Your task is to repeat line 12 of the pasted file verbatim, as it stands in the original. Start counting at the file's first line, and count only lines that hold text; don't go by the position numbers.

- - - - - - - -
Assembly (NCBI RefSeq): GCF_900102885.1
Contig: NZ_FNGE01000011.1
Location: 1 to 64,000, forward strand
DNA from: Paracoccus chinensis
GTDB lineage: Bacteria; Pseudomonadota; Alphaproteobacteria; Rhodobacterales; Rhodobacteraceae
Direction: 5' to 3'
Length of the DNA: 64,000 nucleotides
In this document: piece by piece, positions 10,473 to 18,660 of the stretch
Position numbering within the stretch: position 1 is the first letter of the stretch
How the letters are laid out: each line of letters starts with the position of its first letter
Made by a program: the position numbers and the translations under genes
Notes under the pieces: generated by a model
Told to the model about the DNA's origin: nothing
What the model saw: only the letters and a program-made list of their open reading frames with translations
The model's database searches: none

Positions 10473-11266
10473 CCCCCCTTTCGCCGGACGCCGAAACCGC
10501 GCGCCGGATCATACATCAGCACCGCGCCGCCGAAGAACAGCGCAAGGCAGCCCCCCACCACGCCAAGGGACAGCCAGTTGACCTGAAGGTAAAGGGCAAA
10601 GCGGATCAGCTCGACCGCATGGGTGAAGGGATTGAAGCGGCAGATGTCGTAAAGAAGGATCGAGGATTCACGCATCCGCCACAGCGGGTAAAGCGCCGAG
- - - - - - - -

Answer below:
Notes under the pieces: generated by a model